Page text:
L is for liposuction, also called lipoplasty or suction lipectomy. Liposuction suctions out fat from beneath the skin's surface to reduce fullness. It was the top surgical cosmetic procedure in 2007, according to the American Society for Aesthetic Plastic Surgery. Laser liposuction is just one of the techniques currently in use.

M is for maxillofacial, a mouthful that refers to the area of the upper jaw and face. Usually initially qualified in dentistry, maxillofacial surgeons often go through further surgical training and may choose a subspecialty in a number of areas, including cosmetic surgery.

N is for nasolabial folds, the deep creases between the nose and mouth that are sometimes referred to as marionette lines. If they become too prominent, they can be diminished with injectable fillers.

O is for otoplasty. Otoplasty is surgery that can reduce the size of an overly large ear, pin back ears that stick out too far, or repair or recreate an outer ear misshapen by birth defect or trauma.

P is for preparation, as in getting ready for your plastic surgery well in advance of the Big Day. Our cosmetic plastic surgery forums (links to http://talk.newimage.com) are a good place to start.

Q is for qualified, board-certified plastic surgeon, which is who you should be looking for to perform your procedure. To find the right doctor for you, ask for referrals from friends, family, and your personal physician, then set up consultations with the most likely candidates.

R is for rhinoplasty – the proverbial nose job. Rhinoplasty can be done for both therapeutic (to improve breathing in a damaged nose) and cosmetic (to improve the shape of the nose to bring it into harmonious balance with the rest of the face) reasons.

S is for scars, which you should expect from any surgical procedure that requires incisions. Plastic surgeons take care that the scars are as unobtrusive as possible by hiding them in natural body creases, hairlines, or within the features being treated.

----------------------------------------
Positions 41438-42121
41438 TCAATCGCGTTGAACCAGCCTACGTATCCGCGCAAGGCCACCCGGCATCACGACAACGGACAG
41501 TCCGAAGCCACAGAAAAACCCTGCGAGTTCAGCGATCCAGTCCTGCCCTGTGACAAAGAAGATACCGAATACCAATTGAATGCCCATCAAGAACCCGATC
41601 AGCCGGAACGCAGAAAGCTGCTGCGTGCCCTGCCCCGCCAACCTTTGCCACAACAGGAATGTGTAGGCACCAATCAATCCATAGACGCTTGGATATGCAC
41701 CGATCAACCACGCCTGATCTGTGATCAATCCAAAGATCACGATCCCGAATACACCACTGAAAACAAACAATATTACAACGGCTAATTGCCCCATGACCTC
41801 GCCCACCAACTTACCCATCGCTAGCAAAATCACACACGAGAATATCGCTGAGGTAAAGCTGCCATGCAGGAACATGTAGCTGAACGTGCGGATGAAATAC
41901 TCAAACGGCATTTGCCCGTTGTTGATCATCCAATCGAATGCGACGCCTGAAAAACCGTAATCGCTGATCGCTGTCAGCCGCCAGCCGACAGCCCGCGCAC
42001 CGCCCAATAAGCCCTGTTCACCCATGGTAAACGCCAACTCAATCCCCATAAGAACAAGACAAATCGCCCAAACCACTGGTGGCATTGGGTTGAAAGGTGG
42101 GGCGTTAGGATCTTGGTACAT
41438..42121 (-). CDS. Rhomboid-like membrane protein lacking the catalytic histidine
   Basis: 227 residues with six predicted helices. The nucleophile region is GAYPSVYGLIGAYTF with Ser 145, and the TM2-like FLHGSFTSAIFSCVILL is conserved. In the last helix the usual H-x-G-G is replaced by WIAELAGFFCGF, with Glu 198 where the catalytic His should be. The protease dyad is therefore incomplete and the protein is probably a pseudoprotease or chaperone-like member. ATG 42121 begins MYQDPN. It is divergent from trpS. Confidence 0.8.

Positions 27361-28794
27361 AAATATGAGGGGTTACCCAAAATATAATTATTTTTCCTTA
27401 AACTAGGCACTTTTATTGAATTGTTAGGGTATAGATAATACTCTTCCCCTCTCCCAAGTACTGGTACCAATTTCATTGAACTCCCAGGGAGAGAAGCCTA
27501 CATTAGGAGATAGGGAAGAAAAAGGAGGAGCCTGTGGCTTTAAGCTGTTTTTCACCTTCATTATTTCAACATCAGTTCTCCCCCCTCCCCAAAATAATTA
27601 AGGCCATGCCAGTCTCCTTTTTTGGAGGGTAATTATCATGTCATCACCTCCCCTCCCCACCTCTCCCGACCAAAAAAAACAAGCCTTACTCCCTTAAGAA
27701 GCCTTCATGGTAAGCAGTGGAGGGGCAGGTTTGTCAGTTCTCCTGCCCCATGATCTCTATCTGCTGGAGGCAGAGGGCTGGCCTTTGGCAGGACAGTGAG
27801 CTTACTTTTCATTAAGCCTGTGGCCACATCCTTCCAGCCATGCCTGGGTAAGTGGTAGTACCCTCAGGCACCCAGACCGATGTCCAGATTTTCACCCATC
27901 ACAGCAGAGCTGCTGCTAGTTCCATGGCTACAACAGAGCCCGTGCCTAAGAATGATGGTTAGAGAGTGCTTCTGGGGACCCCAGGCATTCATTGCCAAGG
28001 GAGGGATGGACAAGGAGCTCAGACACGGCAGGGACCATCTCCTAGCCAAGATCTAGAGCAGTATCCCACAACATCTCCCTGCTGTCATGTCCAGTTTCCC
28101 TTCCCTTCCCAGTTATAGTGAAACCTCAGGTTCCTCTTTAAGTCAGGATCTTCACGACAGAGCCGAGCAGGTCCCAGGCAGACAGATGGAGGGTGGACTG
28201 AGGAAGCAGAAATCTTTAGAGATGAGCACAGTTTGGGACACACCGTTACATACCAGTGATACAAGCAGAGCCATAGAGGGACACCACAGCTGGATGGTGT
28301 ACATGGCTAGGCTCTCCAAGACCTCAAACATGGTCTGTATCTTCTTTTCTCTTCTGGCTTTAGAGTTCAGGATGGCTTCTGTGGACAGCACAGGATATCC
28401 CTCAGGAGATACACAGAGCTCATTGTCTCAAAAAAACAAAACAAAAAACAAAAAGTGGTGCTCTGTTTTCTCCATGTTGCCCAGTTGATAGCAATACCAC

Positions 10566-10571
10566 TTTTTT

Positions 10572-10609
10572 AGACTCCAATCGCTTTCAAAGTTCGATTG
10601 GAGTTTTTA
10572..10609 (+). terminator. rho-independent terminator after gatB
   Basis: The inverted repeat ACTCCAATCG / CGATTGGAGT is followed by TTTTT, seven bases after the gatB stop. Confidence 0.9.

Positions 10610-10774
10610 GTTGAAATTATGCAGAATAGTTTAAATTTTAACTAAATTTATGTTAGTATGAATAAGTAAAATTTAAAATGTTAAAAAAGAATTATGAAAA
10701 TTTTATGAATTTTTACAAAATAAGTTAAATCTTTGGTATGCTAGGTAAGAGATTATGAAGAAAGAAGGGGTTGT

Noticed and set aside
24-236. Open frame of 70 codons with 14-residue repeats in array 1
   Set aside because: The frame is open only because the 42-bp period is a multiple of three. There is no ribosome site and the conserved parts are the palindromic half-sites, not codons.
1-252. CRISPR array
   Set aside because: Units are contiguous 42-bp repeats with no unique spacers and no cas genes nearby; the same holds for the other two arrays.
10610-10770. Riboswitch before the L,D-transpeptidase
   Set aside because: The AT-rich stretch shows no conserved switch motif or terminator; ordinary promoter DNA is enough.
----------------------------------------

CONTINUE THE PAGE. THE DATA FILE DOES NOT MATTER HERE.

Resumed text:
T is for tummy tuck, or abdominoplasty. Whether you've dropped a lot of weight, had one or more children, or just want to trade in your sagging abdomen for a taut tummy, abdominoplasty is the surgery that can get the job done.

U is for understanding all you need to know about your procedure, from medical to psychological to emotional aspects. That's the best way to have realistic expectations about what it can do for you.

V is for vein therapy for varicose and spider veins. These dilated blood vessels can be treated with sclerotherapy, which involves injecting a solution directly into the vessel, causing it to swell, stick together, collapse, and fade.

W is for water. Drink plenty of it during recovery to stay well hydrated and to promote healing.

X is for X-rays, the first step in almost any type of reconstructive plastic surgery.

Y is for youthful – need we say more?

Z is for zits. Acne is the bane of teens and adults alike. There are now many products, both over-the-counter and prescription, that can help get breakouts under control, and there are noninvasive treatments to deal with the scars it leaves behind.